Have you been told you can’t be a developer because
- You’re not good at math
- You lack a college or university degree
- You have a degree but not in computer science
- You’re too old
- You’re a woman
- [Add more stupid reasons…]
Have you been given these reasons why you can’t become a developer or a successful developer? Right now, I want you to put all these stupid reasons into a trash can and delete them from your memory.
Here’s my story…
As a child, I used to play a lot of video games. Those games inspired me to become a software engineer. I wanted to learn to program so I could build games for myself exactly the way I wanted. See what a perfectionist I was as a 10-year-old?
My dream led me to study software engineering. However, in Iran, the educational system is rigged; there’s a prohibative test conducted only once a year. I tried in 2000, at a time when 1.5 million students took the test, and there were only placing 150,000 spots in universities. In order for you to study at a good university, you had to be one of the first 1,000 students. With a lower ranking, you couldn’t study at a government-sponsored university. Rather, you had to pay for your education. The lower your ranking, the further away from Tehran you could study, which meant paying for an education in a small town or rural area.
I failed the first time
I was rejected into software engineering the first year I took the test, but I was accepted to study applied mathematics in a small town. Of course, that’s not what I wanted. My passion was to study software engineering. I wanted to become a programmer, not a mathematician. I hated mathematics with a passion, and I still do.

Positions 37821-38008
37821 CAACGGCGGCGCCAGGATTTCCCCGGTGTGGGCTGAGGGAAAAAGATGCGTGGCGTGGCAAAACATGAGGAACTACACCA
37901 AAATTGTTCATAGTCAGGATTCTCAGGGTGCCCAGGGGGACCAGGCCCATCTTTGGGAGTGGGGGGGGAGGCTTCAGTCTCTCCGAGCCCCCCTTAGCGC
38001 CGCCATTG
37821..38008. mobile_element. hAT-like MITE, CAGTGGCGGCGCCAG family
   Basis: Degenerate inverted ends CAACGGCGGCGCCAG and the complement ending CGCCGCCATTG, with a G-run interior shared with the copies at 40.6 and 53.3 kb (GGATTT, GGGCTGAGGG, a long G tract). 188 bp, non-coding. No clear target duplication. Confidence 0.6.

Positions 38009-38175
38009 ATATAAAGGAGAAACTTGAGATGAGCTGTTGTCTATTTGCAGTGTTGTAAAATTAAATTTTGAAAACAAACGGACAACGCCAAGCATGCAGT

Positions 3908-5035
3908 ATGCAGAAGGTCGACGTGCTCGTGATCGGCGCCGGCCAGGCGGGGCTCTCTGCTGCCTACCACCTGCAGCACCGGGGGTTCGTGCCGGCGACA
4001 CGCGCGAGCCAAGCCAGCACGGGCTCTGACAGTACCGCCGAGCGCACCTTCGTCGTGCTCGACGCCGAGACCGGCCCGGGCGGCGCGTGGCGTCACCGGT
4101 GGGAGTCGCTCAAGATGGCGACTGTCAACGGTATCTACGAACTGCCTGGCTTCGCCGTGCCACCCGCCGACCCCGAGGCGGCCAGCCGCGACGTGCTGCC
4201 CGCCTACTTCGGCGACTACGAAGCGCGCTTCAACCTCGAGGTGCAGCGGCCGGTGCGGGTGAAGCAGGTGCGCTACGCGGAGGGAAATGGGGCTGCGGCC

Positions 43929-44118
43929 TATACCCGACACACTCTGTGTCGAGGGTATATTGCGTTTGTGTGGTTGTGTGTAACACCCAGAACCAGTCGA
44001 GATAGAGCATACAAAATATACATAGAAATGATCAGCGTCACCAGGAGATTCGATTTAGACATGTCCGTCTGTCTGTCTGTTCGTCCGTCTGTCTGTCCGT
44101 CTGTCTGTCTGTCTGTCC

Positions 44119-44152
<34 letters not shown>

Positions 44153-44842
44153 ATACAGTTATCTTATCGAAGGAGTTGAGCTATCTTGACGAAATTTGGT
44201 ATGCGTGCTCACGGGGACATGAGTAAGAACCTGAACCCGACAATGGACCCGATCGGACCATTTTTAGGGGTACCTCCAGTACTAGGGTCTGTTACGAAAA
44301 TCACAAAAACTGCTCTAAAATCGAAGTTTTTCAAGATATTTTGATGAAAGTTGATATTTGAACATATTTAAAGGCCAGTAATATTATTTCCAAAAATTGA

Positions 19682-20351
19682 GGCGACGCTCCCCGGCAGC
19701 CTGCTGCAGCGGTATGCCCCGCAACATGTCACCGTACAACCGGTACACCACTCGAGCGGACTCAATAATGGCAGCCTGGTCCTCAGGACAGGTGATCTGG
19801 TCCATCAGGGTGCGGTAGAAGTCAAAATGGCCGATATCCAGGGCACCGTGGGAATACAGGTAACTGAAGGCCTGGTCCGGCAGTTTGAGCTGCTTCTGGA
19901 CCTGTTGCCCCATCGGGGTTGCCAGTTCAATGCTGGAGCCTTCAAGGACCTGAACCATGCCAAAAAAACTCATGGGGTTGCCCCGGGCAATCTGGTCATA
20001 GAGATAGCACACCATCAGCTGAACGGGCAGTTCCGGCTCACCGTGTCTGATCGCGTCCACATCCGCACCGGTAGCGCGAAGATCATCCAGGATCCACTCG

So, I had to wait until the following year to take the test again. I had to study all those high school materials again in preparation for the next test. A year later I took the test and my ranking was 10,000. You may think ranking 10,0000 amongst 1.5M students is pretty good. But in Iran, not really. With that ranking, I couldn’t study software engineering in Tehran. I was sent to study at Azad University, Roodehen Branch, which is in a small town one hour outside of Tehran. To add insult to injury, this was a school that a lot of people used to ridicule.
I cared less about what people thought
My so-called “best friend” used to make fun of me for studying at that university. In Iran, it’s very common for 20-year-old kids to ask each other: “So, what university do you study at?” They really cared less where you studied; they only asked so they could brag about where they studied.
I was asked this question a hundred times and every time I said: Azad University, Roodehen Branch. People used to laugh. I cared less. I followed my passion, my dream, and that was programming and it is still something that I love to do.
My grades were awful
In Iran, our scoring system ranges from 0 to 20 with 10 being the middle point. Everything below 10 is considered a fail. Believe it or not, I graduated with 11. I didn’t even attend most of my classes. Why? More than half of our curriculum where topics that had absolutely zero connection to programming. We had to pass a lot of mathematics, physics, electronics and religious studies. I didn’t care about these subjects.
I used to attend the first class, charm my instructors and ask them if I could just come back at the end and take the test. Those who were open-minded and supportive, allowed me to do so. But there were a few bastards who wanted to feel the power and be in control. They said: “No, Mr. Hamedani, you should attend the classes!” Guess what? I refused to attend so, they failed me.
That’s why it took me two extra years to graduate. Many of these lecturers failed me for not attending the classes. So, I had to take the same subject over and over. I took my engineering math class five times.
My C programmer was a complete bastard
In our first semester, we had basic programming subject with Pascal. I had this classmate who was not good at programming. I helped her with her Pascal project… and no, I didn’t have a crush on her. I was merely helping a friend.